Enough, Please.

Tuesday, March 29, 2016

It's been a rough month, y'all. I consider my close friends a pretty tight circle...whether we're talking about my best friends from college, friends of the girls, or my friends from work, my circle isn't big, and it is definitely close-knit.

I don't even have a gentle segue for this, but life can be harsh. Life can thrown curve balls, and life can let you get a sneak peak at the catcher's signal. Really, there isn't any way of knowing what's coming next, but in the last month, I have found it very helpful to have faith in things that are so difficult to understand.

While I was at the grocery story today, I found myself persuing the sympathy card section. Now that I think about it, I typically buy 1-2 sympathy cards per year. Today at the store, I bought three, although I could easily have bought 7.

My friend G (my "across the hall at work buddy") lost his mom unexpectedly during Spring Break. He is one of the most positive people I've ever met, he is absolutely incredible with kids, and his spirit through the recent strife is so inspiring to me. He is truly an class-act example of everything his mom ever taught him, and it is amazing to see him walk her talk through one of the most difficult moments of his life.

And then there is Janet. Janet is the reason I'm still in education; Janet is the reason I didn't quit during my first year. Or my second year, and even my third year. Janet is the most true mentor I've ever had from a curriculum (and life-aspiration-esque standpoint), and so many people have the exact same sentiment for her as I do. In fact, she is "Mimi" to so many of us who she has helped, encouraged, cried with, celebrated with, and everything in between on the path to becoming better educators. She is truly one of the best.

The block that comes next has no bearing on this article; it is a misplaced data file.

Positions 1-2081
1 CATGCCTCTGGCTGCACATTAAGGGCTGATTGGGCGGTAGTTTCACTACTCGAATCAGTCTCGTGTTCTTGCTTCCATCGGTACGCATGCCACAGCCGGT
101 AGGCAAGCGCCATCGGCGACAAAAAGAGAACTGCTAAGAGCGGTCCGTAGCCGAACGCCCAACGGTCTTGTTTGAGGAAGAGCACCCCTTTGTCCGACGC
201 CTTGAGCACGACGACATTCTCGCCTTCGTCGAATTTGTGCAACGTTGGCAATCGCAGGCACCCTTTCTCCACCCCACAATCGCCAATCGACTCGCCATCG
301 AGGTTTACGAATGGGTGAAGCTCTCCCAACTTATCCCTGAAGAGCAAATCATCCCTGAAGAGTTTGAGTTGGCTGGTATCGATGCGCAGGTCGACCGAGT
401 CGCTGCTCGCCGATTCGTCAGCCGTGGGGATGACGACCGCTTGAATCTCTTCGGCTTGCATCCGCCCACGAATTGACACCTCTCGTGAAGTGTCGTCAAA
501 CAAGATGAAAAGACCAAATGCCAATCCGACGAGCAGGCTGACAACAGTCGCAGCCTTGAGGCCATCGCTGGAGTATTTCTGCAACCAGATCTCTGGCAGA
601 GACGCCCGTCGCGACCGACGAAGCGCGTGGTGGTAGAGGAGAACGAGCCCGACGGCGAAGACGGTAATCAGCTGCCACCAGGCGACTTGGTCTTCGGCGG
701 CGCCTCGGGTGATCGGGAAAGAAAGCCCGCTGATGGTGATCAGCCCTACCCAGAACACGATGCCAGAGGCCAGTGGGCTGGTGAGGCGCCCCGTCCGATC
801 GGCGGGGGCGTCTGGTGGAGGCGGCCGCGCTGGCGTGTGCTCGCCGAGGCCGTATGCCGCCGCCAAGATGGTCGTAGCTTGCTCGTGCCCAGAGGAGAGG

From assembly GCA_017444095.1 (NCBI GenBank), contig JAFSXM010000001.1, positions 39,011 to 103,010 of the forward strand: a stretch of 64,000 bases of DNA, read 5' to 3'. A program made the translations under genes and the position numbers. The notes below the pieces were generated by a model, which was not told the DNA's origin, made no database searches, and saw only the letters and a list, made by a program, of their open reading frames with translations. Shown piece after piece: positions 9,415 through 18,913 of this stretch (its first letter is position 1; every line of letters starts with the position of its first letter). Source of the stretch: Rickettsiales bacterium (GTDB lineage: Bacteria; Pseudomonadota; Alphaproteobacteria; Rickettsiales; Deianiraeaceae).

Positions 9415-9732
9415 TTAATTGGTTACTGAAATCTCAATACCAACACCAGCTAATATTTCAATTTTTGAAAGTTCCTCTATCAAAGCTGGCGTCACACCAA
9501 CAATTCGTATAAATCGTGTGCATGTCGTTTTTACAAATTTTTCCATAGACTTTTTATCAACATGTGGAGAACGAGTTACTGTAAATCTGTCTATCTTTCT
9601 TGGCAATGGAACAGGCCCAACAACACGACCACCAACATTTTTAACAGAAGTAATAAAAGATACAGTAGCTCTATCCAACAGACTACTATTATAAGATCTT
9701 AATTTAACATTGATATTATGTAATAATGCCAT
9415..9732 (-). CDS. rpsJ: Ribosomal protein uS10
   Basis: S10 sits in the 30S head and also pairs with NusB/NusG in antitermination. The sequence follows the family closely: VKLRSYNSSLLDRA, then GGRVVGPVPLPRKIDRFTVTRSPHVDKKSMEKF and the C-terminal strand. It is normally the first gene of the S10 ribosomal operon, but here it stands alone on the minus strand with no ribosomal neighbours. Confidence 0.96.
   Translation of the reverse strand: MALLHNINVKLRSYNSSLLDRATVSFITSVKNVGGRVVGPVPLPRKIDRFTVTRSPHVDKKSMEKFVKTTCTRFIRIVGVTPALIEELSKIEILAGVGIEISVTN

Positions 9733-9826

Last year, Janet's niece, Kelly, became a dear part of my life. A fresh graduate from Texas A&M (and I don't even hold it against her - true love!), she took over a difficult sixth grade classroom two weeks before STAAR testing - I had the honor of helping her navigate her first few weeks. I quickly  learned that Janet was her aunt. Like Janet, Kelly is a breath of fresh air to have in your life.

Have I ever told you about Ray? I taught with him, too. He was my teaching neighbor my last three years in the classroom, and oh my goodness, he is a character! Amazing with kids, dearly in love with his wife (Janet), and crazy about his own children and grandchildren. We shared many laughs together, and we also shared tears on more than one occasion, but especially  during the Bastrop fires - one of his sons lived there during that time, and it was so scary.

Last Thursday, Ray and Janet lost one of their dear grandbabies, Brooklyn. Brooklyn is also Kelly's 2nd cousin. Brooklyn was almost 18 months old, and I will never be able to understand why she was taken from her family at such an early age. As a woman of faith, I know God had a purpose for her short time on earth, and as a woman of faith, I know God will provide peace and understanding to Janet, Ray, Kelly, and their families as they endure this unimaginable time in their lives.

On Saturday morning, I woke up to the news that a 13 year old girl in my sweet, quiet little town had been hit and killed by a train in the middle of the night. The girls were with their dad, and I cannot explain to you the relief that ran through my body the second I heard Cee's voice on the phone after I begged her to call me ASAP. We may never know the exact circumstances surrounding this situation, but it has definitely taken a toll on the students in our school district. It's tragic, it's heartbreaking, and I am proud of my girls for being present for their friends who were friends with this little girl who isn't with us anymore.